South Sudan arms embargo vote in limbo as Japan demands action

A South Sudanese child receives treatment at a clinic. Photo: UNICEF/File
A South Sudanese child receives treatment at a clinic. Photo: UNICEF/File

Juba, December 22, 2016 (SSNA) — The United Nations Security Council is set to vote on South Sudan arms embargo tomorrow, however, Japan lambasted United States-drafted resolution less than a day before the council meets.

Tokyo says it supports actions not sanctions, and calls Washington resolution “’not productive.”

“Japan supports actions, not sanctions, on South Sudan,” Japan’s prime minister special adviser, Okamura Yoshifumi, was quoted by the Associated Press as saying.

It is not clear what Tokyo means about “actions” assertion.

The South Sudan News Agency (SSNA) was told by a UN diplomatic source that the 15-member council is too divined and that it is questionable a deal will be reached.

The source added “expect serious skirmishes” if the United States, France, and United Kingdom failed to secure the nine votes needed to pass a resolution.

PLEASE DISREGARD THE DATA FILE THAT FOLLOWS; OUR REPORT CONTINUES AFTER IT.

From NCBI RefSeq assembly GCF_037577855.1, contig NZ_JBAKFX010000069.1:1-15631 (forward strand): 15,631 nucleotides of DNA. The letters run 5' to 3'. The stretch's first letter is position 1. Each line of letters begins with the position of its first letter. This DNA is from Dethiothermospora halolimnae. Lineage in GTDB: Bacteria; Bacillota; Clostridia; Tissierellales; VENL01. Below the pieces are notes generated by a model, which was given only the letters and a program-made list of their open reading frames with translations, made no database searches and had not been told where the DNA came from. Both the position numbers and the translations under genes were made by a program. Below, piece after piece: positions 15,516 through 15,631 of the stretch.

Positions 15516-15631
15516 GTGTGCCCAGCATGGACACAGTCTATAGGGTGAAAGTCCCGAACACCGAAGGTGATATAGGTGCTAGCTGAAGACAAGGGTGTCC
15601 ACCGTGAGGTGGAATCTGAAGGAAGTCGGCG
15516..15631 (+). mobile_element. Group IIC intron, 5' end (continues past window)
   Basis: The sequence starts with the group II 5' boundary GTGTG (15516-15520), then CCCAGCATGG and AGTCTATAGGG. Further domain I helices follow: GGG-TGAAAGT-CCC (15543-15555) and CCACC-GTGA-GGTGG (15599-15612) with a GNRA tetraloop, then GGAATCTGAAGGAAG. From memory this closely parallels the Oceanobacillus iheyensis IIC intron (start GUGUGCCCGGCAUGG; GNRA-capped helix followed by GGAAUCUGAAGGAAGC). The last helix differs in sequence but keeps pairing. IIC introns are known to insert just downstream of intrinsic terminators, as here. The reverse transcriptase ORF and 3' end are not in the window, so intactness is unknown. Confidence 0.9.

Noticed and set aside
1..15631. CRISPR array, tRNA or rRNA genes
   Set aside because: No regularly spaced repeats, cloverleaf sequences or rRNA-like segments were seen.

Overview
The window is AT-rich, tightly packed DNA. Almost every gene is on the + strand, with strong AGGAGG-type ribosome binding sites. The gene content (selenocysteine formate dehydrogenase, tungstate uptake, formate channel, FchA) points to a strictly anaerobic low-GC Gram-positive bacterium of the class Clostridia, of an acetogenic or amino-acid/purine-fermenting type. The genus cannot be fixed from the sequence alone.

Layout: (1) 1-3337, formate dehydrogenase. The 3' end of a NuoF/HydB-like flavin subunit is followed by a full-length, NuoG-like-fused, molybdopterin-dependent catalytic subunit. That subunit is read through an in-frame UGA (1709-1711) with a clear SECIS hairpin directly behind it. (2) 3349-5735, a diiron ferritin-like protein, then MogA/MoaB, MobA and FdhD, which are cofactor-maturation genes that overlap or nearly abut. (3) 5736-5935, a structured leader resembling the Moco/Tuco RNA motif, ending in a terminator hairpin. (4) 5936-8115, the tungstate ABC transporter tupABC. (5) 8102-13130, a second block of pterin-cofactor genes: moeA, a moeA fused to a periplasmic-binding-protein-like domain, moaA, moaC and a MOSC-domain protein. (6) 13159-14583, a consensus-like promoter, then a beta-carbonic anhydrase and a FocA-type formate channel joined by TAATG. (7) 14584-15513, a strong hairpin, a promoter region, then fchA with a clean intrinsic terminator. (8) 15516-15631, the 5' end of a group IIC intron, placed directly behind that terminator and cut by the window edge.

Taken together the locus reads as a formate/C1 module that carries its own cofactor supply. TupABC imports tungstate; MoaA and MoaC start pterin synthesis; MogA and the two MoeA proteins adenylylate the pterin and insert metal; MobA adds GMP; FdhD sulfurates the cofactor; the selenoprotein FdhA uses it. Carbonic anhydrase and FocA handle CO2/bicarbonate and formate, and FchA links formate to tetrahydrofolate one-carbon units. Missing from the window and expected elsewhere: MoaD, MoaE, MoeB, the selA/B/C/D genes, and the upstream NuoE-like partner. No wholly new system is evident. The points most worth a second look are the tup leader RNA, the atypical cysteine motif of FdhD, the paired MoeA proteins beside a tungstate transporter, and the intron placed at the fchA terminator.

The United States says it is working hard to get necessary votes to pass its resolution.

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3 Comments. Leave new

  • The Japanese position of “actions not sanctions” needs proper interpretations to layman in S. Sudan. But what would that do to quell the fire on the ground without the sanctions? The guys involved in the atrocities have to face the wrath of the peace well wishers only with sanctions.

  • What Japan did is logic. Instead of doing nothing other than shouting “sanction,” Japan physically is there, building bridges and protecting vulnerable South Sudanese, THAT’S ACTION.
    Armed embargo will not stop war or weapons, it will just make things worse especially for UN personnels or IDPs.
    Solution: All South Sudanese and friends must join hands to call for an end to unnecessary war thru South Sudanese own internal dialogue.
    External and foreign cook peace will result in another J1, it can’t bring peace.

  • Action speaks louder than words. But it is far much better if words are complemented by actions


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